The next step is to mix up a small batch of etchant (Ammonium Persulphate in my case), keep it between 70-80degC and etch the parts for 5-10mins... :)


    Dan
     
  2. Airframes

    Airframes Benevolens Magister

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    Good stuff. The process seems slightly strange to me, after many years in the Graphics industry, using (or demonstrating) high-density, fine grain litho film for photo-etch work. But then, this method will be a lot cheaper on materials and equipment I guess !
     
  3. Zaggy

    Zaggy Member

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    Airframes, high density litho would be perfect for this if you wanted to knock out more than a small run - if I had access to stuff like that, I would be tempted to start an Etched Parts company. The best I can do is use the Gocco machine at Uni (the pre-stretched, light sensitive screen stuff, which is awesome for small run T-shirts, Aircraft Markings (I'm told Air Force here uses machines like this to generate certain stencils and markings on an 'as-needed' basis), which I dont think will be able to do consistent 0.2mm lines for example...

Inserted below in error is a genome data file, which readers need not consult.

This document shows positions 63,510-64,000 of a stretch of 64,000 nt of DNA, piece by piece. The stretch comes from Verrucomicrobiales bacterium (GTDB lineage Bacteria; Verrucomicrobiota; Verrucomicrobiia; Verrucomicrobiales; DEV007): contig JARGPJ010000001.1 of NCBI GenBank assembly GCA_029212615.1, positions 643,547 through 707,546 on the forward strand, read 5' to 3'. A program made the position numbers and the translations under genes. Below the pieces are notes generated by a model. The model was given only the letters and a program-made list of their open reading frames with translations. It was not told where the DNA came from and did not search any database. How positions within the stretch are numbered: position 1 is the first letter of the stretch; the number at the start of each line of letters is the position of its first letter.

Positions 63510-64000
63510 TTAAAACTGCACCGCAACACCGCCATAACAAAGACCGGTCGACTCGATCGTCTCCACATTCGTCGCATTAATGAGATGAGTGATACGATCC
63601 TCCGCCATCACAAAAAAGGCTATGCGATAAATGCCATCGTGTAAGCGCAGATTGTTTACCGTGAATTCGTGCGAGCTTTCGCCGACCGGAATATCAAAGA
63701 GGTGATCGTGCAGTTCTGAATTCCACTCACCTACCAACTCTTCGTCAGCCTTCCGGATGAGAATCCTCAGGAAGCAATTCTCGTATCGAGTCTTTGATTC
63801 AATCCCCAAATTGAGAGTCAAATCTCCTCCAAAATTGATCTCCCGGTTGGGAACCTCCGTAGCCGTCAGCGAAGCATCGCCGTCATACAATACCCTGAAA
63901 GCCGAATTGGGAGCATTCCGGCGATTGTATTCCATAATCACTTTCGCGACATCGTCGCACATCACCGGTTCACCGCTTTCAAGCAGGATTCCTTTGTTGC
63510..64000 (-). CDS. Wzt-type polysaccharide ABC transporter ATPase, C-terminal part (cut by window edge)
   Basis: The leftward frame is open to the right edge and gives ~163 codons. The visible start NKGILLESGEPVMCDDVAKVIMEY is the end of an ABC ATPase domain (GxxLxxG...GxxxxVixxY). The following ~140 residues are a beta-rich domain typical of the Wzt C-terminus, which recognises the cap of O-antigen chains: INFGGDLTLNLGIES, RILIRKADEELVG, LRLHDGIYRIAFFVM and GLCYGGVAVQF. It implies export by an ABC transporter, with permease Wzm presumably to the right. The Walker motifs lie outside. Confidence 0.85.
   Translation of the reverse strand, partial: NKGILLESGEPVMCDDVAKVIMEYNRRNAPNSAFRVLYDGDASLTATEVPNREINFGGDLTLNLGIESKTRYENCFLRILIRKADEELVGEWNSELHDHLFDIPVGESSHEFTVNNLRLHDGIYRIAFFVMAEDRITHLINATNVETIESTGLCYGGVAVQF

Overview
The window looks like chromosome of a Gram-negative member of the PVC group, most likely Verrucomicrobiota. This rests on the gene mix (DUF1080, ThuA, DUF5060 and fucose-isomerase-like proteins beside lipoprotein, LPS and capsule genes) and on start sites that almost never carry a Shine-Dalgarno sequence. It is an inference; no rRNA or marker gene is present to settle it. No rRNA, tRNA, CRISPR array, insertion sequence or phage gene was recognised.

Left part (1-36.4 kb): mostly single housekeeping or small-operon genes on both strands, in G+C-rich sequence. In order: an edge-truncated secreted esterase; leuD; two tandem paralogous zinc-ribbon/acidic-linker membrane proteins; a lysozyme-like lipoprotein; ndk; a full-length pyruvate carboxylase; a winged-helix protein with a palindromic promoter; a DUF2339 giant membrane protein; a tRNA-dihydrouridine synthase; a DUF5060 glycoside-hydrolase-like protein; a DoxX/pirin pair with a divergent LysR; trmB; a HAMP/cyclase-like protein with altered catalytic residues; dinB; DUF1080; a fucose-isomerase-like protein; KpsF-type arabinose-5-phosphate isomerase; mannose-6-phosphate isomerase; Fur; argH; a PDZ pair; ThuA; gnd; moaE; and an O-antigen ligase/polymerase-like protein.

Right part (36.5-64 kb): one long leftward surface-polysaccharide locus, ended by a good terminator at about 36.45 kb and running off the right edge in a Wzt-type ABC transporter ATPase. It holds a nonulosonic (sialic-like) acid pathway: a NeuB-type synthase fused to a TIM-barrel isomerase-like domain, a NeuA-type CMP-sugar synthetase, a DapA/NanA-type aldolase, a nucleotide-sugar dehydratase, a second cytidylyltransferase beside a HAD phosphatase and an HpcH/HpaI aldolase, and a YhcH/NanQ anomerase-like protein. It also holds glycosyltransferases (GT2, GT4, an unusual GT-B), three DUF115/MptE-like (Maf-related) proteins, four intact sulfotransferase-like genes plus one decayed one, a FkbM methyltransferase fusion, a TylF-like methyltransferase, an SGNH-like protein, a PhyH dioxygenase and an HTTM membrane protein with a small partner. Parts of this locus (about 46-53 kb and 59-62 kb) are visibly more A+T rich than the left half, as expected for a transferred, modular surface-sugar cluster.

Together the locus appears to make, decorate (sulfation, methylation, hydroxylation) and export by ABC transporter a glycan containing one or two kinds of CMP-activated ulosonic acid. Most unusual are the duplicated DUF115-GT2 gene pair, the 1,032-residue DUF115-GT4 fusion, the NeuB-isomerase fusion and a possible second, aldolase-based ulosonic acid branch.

As for costs, if you can get Laser OHP Acetate working for you, you're well sweet! As is, my expenditure for this project (if I didnt have some of the stuff laying round) would be something like:

    Ammonium Persulphate Crystals (diluted 1:5 by volume (crystals:hot water)) - of which I have used maybe 2-3% : $12.95
    0.005" Brass Sheet @ 4 x 10" - of which I have used maybe 10% (I need to find a cheaper source of Brass!!!) : $4.99
    Press-n-Peel Blue (4 Sheets per pack) - of which I used maybe 10% of one sheet : $35.00 (this stuff has gone up, I paid $30.00 in an emergency for my pack about 2 years ago)

    So its not quite Pocket-Change if you go out and buy just the stuff you need to START with, but over the life time of the products, its pretty reasonable! And it works!!! Prices of the stuff I have listed here, is the RRP ($Australian) for my closest sellers - that being JayCar (for the Press-n-Peel and Ammonium Persulphate) and Frontline Hobbies (Brass); eBay is your friend and will provide all of this stuff cheaper!